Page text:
Moisture-related problems are common at critical interface conditions in the building enclosure due to discontinuities in the air/moisture control layers. One such instance is where a parapet at a lower roof meets an exterior rising wall of an upper floor or another enclosure assembly (Figure 1). Failures at this parapet-to-wall condition often occur when control layers are not fully integrated between the parapet and rising wall. The integration can be challenging when different cladding assemblies make up the exterior building enclosure. This building condition is particularly vulnerable, as rainwater that sheets down the outer surface of the rising wall exposes this interface to an increased volume of water, and, consequently, to the risk of water infiltration if integration of the control layers is not properly addressed. Lack of integration of the parapet with internal drainage mechanisms in rising walls can also result in water leakage to the building interior. Water infiltration can lead to deterioration of the wood blocking, exterior sheathing, insulation, and framing—which may not be immediately visible—as well as to interior finishes.
At locations where water leakage to the building interior is occurring in the vicinity of such interface conditions, the detail membrane for the air/moisture control layers of the parapet, roof membrane, and/or metal coping at the top of the parapet is often terminated at the exterior face (outboard of the drainage plane) of the rising wall, rather than being integrated with the air/moisture control layers of the rising wall. Such conditions are often due to a lack of understanding by the designer and/or installer of the importance of integrating the control layers of the wall assemblies, poor trade coordination, or sequencing of the work that does not allow for proper integration of assemblies. Drawings and specifications should define fully the intended integration of the air/moisture control layers of intersecting walls. The level of detail required is largely dependent on the complexity of the condition and enclosure assemblies. Use of three-dimensional, step-by-step details can also be beneficial to illustrate complex conditions. Incorporation of pre-construction and field mockups is also essential to proper implementation of the details (Figure 2).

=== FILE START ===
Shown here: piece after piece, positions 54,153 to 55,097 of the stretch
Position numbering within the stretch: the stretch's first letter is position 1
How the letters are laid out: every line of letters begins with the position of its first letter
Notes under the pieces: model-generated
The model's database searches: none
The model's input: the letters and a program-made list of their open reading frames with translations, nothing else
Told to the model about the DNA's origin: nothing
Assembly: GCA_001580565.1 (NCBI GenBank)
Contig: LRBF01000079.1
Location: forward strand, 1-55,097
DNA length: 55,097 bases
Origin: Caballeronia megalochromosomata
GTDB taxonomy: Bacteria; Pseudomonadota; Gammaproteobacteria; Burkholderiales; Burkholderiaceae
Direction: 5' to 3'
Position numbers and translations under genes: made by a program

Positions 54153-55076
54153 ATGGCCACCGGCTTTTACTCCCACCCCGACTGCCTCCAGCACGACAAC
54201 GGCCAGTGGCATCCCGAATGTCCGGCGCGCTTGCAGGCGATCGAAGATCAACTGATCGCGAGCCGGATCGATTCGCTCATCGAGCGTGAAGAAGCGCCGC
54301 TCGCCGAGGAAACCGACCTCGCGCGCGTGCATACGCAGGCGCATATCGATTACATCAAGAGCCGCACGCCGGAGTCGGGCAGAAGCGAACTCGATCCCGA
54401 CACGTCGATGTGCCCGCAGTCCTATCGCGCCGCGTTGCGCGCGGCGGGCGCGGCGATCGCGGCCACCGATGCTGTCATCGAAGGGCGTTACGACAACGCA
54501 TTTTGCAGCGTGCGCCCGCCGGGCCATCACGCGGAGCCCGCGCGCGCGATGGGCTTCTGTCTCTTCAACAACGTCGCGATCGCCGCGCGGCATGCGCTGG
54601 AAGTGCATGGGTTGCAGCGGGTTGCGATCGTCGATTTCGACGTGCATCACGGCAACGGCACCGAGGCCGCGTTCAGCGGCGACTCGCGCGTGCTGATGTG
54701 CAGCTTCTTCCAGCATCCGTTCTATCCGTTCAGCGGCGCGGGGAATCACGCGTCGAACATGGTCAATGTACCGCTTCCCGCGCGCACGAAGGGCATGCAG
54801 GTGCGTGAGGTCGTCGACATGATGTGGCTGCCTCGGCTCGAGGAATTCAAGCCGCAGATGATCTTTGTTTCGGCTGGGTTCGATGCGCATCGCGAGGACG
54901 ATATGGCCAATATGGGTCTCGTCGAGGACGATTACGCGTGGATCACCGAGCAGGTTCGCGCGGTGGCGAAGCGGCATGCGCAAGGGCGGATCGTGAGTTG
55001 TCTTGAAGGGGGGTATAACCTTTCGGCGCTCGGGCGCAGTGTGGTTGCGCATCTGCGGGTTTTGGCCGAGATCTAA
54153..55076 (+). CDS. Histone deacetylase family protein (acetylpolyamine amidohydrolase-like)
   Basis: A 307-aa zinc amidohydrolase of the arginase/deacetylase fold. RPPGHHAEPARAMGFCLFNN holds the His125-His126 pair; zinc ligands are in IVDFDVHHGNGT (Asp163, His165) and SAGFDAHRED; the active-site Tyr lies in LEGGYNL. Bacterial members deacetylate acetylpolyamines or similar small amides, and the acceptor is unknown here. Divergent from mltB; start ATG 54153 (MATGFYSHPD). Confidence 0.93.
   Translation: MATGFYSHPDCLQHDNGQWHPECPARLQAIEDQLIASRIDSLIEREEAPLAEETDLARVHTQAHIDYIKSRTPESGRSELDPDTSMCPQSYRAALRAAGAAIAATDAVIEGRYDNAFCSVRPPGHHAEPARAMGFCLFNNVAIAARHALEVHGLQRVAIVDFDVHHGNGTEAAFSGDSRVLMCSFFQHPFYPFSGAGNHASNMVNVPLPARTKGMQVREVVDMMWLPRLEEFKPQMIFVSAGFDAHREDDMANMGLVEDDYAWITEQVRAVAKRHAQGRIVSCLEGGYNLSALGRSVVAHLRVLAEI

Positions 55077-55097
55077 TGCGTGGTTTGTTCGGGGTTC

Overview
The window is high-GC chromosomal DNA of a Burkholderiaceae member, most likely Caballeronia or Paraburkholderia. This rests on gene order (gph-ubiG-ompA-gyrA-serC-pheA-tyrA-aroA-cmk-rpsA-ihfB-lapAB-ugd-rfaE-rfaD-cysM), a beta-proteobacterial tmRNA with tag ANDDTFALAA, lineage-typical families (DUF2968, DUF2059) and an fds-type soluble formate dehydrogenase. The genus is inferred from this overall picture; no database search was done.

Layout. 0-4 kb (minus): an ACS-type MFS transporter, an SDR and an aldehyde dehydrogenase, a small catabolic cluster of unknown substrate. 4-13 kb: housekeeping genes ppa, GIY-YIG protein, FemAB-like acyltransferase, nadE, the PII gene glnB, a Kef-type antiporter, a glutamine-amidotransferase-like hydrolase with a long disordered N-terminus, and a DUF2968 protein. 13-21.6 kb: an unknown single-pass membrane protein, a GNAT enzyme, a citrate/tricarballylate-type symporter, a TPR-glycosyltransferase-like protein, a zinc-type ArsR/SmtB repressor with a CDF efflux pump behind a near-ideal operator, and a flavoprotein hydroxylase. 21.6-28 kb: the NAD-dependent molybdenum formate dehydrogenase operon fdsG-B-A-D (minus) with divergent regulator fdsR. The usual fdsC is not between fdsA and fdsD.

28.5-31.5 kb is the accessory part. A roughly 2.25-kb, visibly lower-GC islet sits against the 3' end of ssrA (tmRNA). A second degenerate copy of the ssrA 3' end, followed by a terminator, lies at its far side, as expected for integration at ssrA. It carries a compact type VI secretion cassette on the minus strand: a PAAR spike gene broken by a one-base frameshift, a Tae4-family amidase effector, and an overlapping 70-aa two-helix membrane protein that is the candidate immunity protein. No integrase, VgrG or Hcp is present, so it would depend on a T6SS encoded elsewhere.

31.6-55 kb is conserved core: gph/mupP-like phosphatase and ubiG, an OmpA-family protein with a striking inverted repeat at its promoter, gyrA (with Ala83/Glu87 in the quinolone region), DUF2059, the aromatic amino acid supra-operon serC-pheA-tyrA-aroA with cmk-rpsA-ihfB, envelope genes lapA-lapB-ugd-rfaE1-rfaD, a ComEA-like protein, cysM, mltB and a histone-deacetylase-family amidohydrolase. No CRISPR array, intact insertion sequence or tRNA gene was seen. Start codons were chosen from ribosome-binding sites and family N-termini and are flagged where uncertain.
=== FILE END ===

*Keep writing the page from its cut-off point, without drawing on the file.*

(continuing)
A common method of integrating parapets with the intersecting walls is by using three-dimensional fully soldered or sealed sheet metal or molded saddle flashings in combination with detail membranes that straddle the top of the parapet, with integral flanges that are in-plane with the parapet and rising walls. At the parapet and rising wall interfaces, the saddle flashings are integrated with the air/moisture control layers or accessories, to shed water to the drainage plane of the wall assembly or to the exterior. Examples of saddle flashing details are provided by the EIFS Industry Members Association (EIMA) and the Sheet Metal & Air Conditioning Contractors’ National Association (SMACNA).
Parapet-to-rising wall conditions that are aligned with fenestration and other cladding assemblies may require further consideration and specialized detailing.
The opinions expressed in Failures are based on the authors’ experiences and do not necessarily reflect those of The Construction Specifier or CSI.
Deborah Slaton is an architectural conservator and principal with Wiss, Janney, Elstner Associates (WJE) in Northbrook, Illinois, specializing in historic preservation and materials conservation. She can be reached at email@example.com.
David S. Patterson, AIA, is an architect and senior principal with WJE’s office in Princeton, New Jersey. He specializes in investigation and repair of the building envelope. He can be reached at firstname.lastname@example.org.
Michael Nagle is an architect and associate principal with WJE’s office in Cleveland, Ohio. Nagle specializes in investigation and repair of the building enclosure. He can be reached at email@example.com.